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What Katy Did Next (Wordsworth Collection) Paperback – 1995

4.4 out of 5 stars 10 customer reviews

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Product Details

  • Paperback
  • Publisher: Wordsworth Editions Ltd (1995)
  • Language: English
  • ISBN-10: 1853261505
  • ISBN-13: 978-1853261503
  • Product Dimensions: 1.9 x 12.7 x 19 cm
  • Shipping Weight: 100 g
  • Average Customer Review: 4.4 out of 5 stars 10 customer reviews
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Customer Reviews

4.4 out of 5 stars
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Top Customer Reviews

Format: Paperback
Those who remember Katy as a tomboy who always tore her frock and ran holes in her hose will be pleasantly surprised when they see how she turned out. Yes, she did mature greatly at the end of the first book, "What Katy Did", but the second book shows her as such a ladylike young woman that it will seem like she never ran around wildly as a child.
Katy and Clover go to boarding school where they make friends and have all sorts of adventures that only boarding school girls can have. (It is an episodic novel.) There are lots of funny stories about how school rules get broken and what it's like to live on the same floor as a strict teacher. A whole chapter is devoted to a wonderful game called "WORD AND QUESTION". It is my favorite chapter of the book, since it is full of funny poems and funny situations. (Word and Question is also one of my favorite games to play.) Another chapter is all about the S.S.U.C., a club of which Katy is president. The acrostic unbelievably stands for "Society for Suppression of Unladylike Conduct"--for Katy, Clover and all the members are determined to be as ladylike and proper as possible.
Some people despair that Katy, who was such a wonderful tomboy, finally lost herself. They say that the book influences little girls who are like Katy to be someone they are not. Personally, I think that "What Katy Did at School" is not about a girl being something she is not. In fact, Katy is extremely self-possessed. I believe that the books "What Katy Did" and "What Katy Did in School", when taken together, teach little girls that it is okay to be wild and free--but it is also okay to be ladylike. Anyone who says that Katy stopped having fun in this book has never read it, was never really a girl, or just has a personal bias against boarding schools.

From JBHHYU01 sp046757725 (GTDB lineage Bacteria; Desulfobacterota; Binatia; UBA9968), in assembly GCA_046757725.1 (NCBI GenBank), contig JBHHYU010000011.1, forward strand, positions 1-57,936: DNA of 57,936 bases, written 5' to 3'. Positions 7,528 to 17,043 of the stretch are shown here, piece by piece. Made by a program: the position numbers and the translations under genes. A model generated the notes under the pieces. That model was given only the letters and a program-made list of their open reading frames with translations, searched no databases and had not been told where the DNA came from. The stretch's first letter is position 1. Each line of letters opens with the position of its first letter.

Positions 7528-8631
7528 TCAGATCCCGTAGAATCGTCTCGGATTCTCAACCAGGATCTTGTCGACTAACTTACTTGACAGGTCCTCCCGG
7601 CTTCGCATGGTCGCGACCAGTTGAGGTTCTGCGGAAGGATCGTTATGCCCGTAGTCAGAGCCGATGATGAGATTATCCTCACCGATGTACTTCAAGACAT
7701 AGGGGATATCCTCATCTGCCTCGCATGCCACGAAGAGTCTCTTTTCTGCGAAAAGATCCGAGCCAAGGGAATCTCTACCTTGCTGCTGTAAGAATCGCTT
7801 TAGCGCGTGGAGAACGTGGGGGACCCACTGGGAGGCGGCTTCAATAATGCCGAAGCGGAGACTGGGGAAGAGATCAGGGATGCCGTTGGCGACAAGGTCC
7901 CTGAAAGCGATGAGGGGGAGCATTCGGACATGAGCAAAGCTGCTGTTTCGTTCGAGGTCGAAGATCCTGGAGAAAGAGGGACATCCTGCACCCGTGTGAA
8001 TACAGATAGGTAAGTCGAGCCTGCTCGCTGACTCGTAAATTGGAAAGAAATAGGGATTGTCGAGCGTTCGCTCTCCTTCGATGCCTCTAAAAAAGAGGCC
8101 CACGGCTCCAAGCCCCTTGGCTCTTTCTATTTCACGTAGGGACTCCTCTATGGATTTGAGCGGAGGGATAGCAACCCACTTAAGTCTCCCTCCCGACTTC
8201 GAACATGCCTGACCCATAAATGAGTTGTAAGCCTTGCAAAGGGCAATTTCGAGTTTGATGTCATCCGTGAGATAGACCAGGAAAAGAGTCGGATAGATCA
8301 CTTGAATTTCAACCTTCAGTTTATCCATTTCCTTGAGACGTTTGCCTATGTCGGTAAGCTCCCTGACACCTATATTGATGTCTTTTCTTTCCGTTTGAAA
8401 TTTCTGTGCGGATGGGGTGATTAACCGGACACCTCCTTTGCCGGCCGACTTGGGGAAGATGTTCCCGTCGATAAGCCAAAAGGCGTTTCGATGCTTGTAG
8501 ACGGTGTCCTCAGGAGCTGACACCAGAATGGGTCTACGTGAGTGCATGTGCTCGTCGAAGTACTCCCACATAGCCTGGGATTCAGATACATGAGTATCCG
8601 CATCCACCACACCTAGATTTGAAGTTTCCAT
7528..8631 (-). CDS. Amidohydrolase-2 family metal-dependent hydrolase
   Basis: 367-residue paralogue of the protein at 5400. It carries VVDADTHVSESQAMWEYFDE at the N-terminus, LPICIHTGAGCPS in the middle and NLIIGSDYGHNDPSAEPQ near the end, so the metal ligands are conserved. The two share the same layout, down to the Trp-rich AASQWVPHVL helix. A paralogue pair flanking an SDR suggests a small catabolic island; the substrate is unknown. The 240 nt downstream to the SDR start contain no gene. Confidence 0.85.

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Format: Paperback
This time, Katy is not staying at her beloved home in the countryside like she does while staying sick in the first book, "What Katy Did", but instead, she goes to a boarding school in East Coast with her sister Clover. This happens when Cousin Olivia (or Mrs. Page. She is Katy's cousin) says that Katy is solemn and does not "bubble over" like Cousin Olivia's daughter, Lilly, and she tells Katy's father about this untrue judgement. Her father, worried, sends Katy and Clover away to a boarding school on the East Coast.
Dr. Carr (Katy's father) and the two very sad sisters, go off together to the train which would take them to Hillsover, the name of the boarding school. At the train, Katy, Clover, and Dr. Carr meets Mr. and Mrs. Page and the "bubbly" Lilly. Lilly is very snobbish and spoiled but the two Carr sisters listens to Lilly's opinion about Hillsover, and they decide that they half like and half dislike it.